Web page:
A recent study found that people who had a mild traumatic brain injury (TBI) had a higher risk of experiencing which mental health disorder(s) within the next 6 months? Get the answer here.
For people who have trouble concentrating, help may be on the way through a new game app that helps improve the ability to focus just by playing.
After developing a mental disorder, the risk of developing another mental disorder increases, a recent study found. For how long did that higher risk persist?
Women who suffer from transvaginal mesh complications are at increased risk of new-onset depression and self-harm, according to new research.
Current or recent use of benzodiazepines or related drugs may increase the risk of pneumonia, according to a study in the International Journal of Geriatric Psychiatry.
NEW YORK—Use of statins, L-type-calcium-channel antagonists and biguanides are associated with lower rates of psychiatric hospitalization and self-harm in people with serious mental illness, researchers report.
BLOG: I’m going to spend nearly a month walking 275 miles on the John Muir Trail, through California’s Sierra Nevada range—going from Mt Whitney, at 14,505 feet above sea level, to the valley floor in Yosemite.
BLOG: Four women who have been bereaved by the loss of a physician loved one to suicide shared their stories at a recent workshop. They were gripping, heartfelt, moving and evocative.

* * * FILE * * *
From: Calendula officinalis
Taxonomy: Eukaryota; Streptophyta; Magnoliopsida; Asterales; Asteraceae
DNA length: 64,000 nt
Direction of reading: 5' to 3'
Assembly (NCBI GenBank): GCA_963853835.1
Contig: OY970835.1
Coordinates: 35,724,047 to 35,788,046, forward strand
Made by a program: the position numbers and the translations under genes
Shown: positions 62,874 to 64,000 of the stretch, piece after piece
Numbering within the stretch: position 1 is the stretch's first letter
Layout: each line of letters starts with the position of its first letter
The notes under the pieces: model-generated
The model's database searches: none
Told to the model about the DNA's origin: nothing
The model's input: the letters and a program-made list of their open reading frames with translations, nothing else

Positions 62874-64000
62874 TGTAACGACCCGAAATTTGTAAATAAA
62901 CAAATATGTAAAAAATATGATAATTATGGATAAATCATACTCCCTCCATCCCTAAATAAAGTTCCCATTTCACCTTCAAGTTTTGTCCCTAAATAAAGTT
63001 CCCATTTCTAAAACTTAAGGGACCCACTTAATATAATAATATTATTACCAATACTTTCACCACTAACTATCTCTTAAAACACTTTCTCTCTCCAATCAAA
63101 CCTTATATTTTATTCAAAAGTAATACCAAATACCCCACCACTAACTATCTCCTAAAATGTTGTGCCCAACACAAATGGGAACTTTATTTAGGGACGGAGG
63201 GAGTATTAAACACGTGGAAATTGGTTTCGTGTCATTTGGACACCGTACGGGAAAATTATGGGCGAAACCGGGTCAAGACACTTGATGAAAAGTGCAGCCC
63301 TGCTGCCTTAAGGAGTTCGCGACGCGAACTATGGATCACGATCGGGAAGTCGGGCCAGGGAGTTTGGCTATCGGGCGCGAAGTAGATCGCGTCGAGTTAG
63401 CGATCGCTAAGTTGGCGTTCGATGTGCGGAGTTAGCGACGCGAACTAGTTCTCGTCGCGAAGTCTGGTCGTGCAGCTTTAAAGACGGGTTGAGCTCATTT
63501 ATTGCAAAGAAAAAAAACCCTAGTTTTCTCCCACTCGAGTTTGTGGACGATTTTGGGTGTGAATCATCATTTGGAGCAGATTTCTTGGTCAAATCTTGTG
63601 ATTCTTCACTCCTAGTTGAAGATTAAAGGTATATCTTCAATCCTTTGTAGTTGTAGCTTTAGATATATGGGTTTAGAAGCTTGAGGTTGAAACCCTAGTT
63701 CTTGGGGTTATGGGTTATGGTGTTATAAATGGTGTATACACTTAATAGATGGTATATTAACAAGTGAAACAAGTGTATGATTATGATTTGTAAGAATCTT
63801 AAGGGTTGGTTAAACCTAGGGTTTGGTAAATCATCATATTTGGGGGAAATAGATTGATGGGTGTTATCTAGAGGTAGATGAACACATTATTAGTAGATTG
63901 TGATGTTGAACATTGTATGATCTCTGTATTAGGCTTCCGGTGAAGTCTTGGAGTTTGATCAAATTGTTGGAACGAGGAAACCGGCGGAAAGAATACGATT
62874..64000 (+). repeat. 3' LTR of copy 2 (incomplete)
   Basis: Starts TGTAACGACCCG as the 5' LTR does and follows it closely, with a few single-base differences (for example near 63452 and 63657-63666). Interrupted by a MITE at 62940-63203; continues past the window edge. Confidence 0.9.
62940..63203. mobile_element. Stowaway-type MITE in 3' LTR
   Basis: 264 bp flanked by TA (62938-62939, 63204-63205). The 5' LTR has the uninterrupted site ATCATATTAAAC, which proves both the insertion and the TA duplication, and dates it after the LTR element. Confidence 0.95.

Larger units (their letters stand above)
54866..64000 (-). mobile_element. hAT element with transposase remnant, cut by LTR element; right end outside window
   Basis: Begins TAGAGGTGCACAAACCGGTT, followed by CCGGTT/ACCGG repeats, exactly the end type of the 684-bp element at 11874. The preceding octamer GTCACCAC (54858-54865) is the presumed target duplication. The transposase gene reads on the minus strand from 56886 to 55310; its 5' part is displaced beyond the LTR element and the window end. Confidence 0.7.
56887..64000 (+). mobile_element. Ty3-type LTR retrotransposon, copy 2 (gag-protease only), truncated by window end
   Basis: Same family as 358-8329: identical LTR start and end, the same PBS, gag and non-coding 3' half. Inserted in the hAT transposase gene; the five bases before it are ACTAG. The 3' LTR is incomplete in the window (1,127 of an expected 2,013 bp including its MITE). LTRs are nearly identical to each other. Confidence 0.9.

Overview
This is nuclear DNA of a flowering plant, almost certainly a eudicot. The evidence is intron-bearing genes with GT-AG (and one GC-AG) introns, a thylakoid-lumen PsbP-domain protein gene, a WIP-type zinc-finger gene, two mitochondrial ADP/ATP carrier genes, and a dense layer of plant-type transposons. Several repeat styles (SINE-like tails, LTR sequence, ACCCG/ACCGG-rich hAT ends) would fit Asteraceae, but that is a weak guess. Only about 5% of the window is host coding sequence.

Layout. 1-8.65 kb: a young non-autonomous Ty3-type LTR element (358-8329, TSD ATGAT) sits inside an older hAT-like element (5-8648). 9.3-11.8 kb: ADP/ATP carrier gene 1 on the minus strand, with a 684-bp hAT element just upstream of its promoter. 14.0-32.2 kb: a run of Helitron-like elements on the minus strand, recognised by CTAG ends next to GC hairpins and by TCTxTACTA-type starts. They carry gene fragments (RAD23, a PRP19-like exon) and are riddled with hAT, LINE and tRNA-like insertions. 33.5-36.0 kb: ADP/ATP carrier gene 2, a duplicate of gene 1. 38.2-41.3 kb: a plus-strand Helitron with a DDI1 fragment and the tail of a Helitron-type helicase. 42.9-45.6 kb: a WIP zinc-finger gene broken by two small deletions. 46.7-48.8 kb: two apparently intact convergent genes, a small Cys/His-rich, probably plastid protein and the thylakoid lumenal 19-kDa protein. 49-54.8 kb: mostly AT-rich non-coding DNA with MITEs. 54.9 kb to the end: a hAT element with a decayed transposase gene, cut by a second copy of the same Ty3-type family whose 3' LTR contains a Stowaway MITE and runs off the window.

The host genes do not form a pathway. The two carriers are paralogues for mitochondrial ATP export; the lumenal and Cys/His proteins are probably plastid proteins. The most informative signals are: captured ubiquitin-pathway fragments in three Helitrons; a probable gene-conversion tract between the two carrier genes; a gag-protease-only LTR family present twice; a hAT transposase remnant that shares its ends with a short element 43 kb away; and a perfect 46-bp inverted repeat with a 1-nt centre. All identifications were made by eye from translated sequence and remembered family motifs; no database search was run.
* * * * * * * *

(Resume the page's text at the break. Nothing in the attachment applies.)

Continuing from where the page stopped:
BLOG: As mental health professionals, we have the opportunities to be leaders within our communities to help address this problem. Let’s lead by example to make talking about mental health and suicide as normal as talking about the game last night or what you’re doing this weekend.
In a new study published in JAMA, researchers examined the brains of 202 deceased former football players—more than half of them from the National Football League (NFL)—for signs of chronic traumatic encephalopathy (CTE).
Vania Manipod, DO, a psychiatrist in private practice in Ventura, California, discusses how health care professionals can identify, prevent, and overcome professional burnout.
J. John Mann, MD and Charles Raison, MD discuss whether suicide is a result of genetics or an individual’s environment.